Friday Squid Blogging: Squid Beaks for Artificial Limbs?

Scientists are considering it:

The beak, made of hard chitin and other materials, changes density gradually from the hard tip to a softer, more flexible base where it attaches to the muscle around the squid’s mouth, the researchers found.

That means the tough beak can chomp away at fish for dinner, but the hard material doesn’t press or rub directly against the squid’s softer tissues.

Herbert Waite, a professor in the university’s department of molecular, cellular & developmental biology and co-author of the paper, said such graduated materials could have broad applications in biomedical materials.

“Lots of useful information could some out of this for implant materials, for example. Interfaces between soft and hard materials occur everywhere,” he said in a telephone interview.

Frank Zok, professor and associate chair of the department of materials, said he had always been skeptical of whether there is any real advantage to materials that change their properties gradually from one part to another, “but the squid beak turned me into a believer.”

“If we could reproduce the property gradients that we find in squid beak, it would open new possibilities for joining materials,” Zok said in a statement. “For example, if you graded an adhesive to make its properties match one material on one side and the other material on the other side, you could potentially form a much more robust bond.”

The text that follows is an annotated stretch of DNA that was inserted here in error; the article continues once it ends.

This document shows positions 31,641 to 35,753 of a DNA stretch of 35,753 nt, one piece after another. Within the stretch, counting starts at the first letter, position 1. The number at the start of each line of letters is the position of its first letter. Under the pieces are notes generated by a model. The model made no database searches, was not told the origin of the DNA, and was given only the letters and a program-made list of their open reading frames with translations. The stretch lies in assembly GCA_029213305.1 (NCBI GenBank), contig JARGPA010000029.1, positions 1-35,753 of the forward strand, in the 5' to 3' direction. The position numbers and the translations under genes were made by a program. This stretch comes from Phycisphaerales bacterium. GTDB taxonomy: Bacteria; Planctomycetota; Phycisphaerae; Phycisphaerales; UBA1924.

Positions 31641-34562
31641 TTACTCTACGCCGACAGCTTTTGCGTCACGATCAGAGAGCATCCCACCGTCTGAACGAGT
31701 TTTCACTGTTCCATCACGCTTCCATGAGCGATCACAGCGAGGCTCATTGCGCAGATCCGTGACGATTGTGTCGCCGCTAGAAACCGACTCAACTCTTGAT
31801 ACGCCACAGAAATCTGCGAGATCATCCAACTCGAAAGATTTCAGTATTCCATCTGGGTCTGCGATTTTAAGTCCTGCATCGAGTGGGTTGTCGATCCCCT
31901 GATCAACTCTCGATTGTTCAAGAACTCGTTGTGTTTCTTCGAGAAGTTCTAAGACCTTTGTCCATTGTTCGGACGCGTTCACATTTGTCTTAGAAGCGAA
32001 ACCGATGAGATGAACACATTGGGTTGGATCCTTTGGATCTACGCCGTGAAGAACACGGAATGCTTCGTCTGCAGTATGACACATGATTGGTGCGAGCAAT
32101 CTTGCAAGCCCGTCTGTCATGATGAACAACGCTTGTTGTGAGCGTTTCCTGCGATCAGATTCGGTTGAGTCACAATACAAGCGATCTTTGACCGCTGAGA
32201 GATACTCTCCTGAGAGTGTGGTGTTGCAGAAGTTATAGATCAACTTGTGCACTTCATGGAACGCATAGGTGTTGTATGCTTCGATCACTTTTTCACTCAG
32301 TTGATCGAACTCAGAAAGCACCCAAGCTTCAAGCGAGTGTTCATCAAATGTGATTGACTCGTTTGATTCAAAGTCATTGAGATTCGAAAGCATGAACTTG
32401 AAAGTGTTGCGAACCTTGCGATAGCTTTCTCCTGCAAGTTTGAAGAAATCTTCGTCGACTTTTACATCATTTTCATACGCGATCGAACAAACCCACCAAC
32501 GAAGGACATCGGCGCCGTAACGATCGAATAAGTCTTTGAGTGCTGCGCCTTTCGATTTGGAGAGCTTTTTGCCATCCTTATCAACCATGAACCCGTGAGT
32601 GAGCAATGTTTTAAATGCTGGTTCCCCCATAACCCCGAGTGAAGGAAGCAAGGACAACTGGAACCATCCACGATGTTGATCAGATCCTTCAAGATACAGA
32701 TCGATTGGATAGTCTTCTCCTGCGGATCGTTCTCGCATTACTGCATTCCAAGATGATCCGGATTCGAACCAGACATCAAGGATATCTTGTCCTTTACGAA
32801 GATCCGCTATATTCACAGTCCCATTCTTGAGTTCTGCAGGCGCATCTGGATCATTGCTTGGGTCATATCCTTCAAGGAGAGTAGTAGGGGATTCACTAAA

The researchers are learning lessons that can be applied to medical materials in the future, said Phillip B. Messersmith of the department of biomedical engineering at Northwestern University.

Messersmith, who was not part of the research team, noted that hard medical implants made of metal or ceramic are often imbedded in soft tissues.

“The lessons here from nature might be useful in transitions between devices and the tissues they are imbedded in,” he said in a telephone interview.

More on squid beaks.

Posted on April 4, 2008 at 4:38 PM4 Comments


alan April 4, 2008 6:07 PM

Great. Another prosthetics researcher has been reading the Necronomicon again. Next they will try grafting tentacles where the hands used to be.

“He’s a deep one…”

markm April 5, 2008 3:26 PM

Graduated material properties could be useful for things as prosaic as tool handles (soft grip, rigid and strong underneath) and wire strain reliefs.

thiefhunter April 5, 2008 7:02 PM

There’s a good example of graduated materials used to simulate a nursing breast at

“A process called overmolding allowed Whipsaw to combine two materials with different properties since a bottle always has two users: baby and parent. ‘The design innovation is in the integration of soft and rigid plastic properties into one uniform part that offers a soft end for baby and a bottle that’s easy to hold and fill for the parent,’”

David Alexander April 7, 2008 5:34 AM

This is nothing new. Swordsmiths have been making swords this way in Europe since something like 1000 AD.

They have very hard but somewhat brittle cutting edges and a softer, more flexible core, to absorb the impact of hitting the target.

It’s a combination of different alloys of steel and tempering the result at different rates by cooling at different rates.

Just google for making a katana/samurai sword, it’s usually well described there.

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